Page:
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James Hyerczyk
AUD/USD and NZD/USD

The Australian and New Zealand Dollars finished lower on Friday, but well off their lows as traders reacted to mixed signals in the U.S. financial markets. The choppy price action was fueled by trader reaction to a much stronger than expected U.S. Non-Farm Payrolls report.

On Friday, the AUD/USD settled at .7681, down 0.0040 or -0.51% and the NZD/USD closed at .7163, down 0.0024 or -0.33%.

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Confusing Aussie and Kiwi speculators on Friday was the U.S. jobs report, which drove U.S. Treasury yields higher as well as the U.S. Dollar, and a sharp recovery in U.S. equity markets, which drove up demand for riskier assets.

Traders first drove the AUD/USD and NZD/USD lower as yields and the greenback spiked higher. However, by the end of the trading session, the strong performance in the U.S. stock market pushed the currencies off their lows.

US Dollar Jumps as Domestic Jobs Growth Beats Expectations

The U.S. Dollar jumped against the Australian and New Zealand Dollars on Friday after data showed jobs growth beat expectations in February, backing up the view of Federal Reserve officials who have said that a recent rise in U.S. government bond yields is justified by an improving economic outlook.

The jobs improvement came amid falling new COVID-19 cases, quickening vaccination rates and additional pandemic relief money from the government, putting the labor market recovery back on firmer footing and on course for further gains in the months ahead, according to Reuters.

Non-Farm Payrolls surged by 379,000 jobs last month, after rising 166,000 in January. In December, payrolls fell for the first time in eight months. Economists polled by Reuters had forecast February payrolls increasing by 182,000 jobs.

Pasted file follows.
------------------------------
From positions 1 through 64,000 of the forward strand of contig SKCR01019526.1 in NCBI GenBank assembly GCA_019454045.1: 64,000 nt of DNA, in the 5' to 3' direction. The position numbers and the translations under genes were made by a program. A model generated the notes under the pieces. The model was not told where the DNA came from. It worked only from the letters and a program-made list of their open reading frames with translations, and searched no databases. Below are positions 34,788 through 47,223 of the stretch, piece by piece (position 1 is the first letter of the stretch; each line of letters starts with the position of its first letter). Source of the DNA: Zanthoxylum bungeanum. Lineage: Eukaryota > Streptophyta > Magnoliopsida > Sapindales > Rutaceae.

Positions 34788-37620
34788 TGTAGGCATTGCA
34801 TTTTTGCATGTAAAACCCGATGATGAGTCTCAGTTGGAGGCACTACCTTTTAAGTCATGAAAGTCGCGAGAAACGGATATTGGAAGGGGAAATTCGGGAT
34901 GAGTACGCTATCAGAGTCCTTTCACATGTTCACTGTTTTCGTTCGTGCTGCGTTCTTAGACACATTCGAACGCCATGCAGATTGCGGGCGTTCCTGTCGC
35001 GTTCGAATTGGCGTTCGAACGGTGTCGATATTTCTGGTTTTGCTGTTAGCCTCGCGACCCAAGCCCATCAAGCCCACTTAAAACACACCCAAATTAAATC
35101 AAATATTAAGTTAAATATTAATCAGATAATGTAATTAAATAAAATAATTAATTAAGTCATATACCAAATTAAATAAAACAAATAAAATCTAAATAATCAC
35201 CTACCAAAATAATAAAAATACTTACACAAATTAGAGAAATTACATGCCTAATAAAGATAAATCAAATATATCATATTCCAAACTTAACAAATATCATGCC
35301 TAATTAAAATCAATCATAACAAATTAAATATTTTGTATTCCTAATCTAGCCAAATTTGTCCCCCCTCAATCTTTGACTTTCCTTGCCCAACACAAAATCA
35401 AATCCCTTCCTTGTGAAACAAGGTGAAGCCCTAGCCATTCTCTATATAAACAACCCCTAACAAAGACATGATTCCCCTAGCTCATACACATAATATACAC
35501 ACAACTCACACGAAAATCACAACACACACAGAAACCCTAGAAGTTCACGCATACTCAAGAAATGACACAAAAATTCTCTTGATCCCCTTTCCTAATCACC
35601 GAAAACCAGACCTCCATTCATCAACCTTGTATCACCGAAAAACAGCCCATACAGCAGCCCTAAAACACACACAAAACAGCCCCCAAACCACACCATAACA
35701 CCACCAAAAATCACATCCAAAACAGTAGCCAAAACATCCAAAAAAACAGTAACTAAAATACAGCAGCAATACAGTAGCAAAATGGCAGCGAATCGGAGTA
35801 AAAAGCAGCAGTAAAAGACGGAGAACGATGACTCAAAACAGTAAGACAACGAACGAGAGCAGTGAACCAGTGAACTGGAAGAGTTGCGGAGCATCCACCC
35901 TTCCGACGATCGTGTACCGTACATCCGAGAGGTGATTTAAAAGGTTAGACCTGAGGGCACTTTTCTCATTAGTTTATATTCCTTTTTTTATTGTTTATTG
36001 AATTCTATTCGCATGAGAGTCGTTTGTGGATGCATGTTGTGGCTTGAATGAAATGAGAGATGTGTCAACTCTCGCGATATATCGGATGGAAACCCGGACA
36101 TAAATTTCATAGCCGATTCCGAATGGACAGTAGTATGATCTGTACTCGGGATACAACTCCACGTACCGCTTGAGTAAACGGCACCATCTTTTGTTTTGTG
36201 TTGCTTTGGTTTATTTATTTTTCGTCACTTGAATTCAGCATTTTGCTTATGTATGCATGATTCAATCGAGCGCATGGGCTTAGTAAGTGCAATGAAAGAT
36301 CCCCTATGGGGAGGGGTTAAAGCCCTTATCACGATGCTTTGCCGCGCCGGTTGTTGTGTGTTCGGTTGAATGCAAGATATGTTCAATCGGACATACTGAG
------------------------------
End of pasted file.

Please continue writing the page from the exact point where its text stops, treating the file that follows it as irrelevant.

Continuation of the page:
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10-year Treasury Yield Jumps to 2021-High of 1.62% Before Pulling Back

The 10-year U.S. Treasury yield jumped Friday after the February jobs report topped expectations, sending the benchmark yield to its highest level this year, before retreating as the day wore on.

The yield on the 10-year Treasury note was trading up at 1.56% near the close after hitting an intraday high of 1.626%. The yield on the 30-year Treasury bond fell to 2.29%.

The rise in yields made the U.S. Dollar a more attractive investment on Friday.

Risk Sentiment Returns Despite Jump in Rates

U.S. stocks rose sharply on Friday as the rally in bond yields eased, while the stronger-than-expected jobs report boosted optimism for a faster economic recovery. This move helped the Australian and New Zealand Dollars recover from their lows.

Stocks that would benefit from a rapid economic comeback jumped in the wake of the jobs report. The S&P 500 Energy Sector popped 3.9%, posting its best day since November. Financials and materials rose more than 2% each.

The price action also suggests that Federal Reserve Chair Jerome Powell was right when he said on Thursday that the rise in bond yields was justified because of an improving economy.

The Aussie and Kiwi could benefit over the near-term if demand for riskier assets returns, however, gains could be limited if the U.S. Dollar remains firm because of higher Treasury yields.

The recovery may have already started on Friday with the Aussie and Kiwi’s bounce from their lows. We could see counter-trend movement over the near-term ahead of the Fed’s March 17 monetary policy announcements.

For a look at all of today’s economic events, check out our economic calendar.

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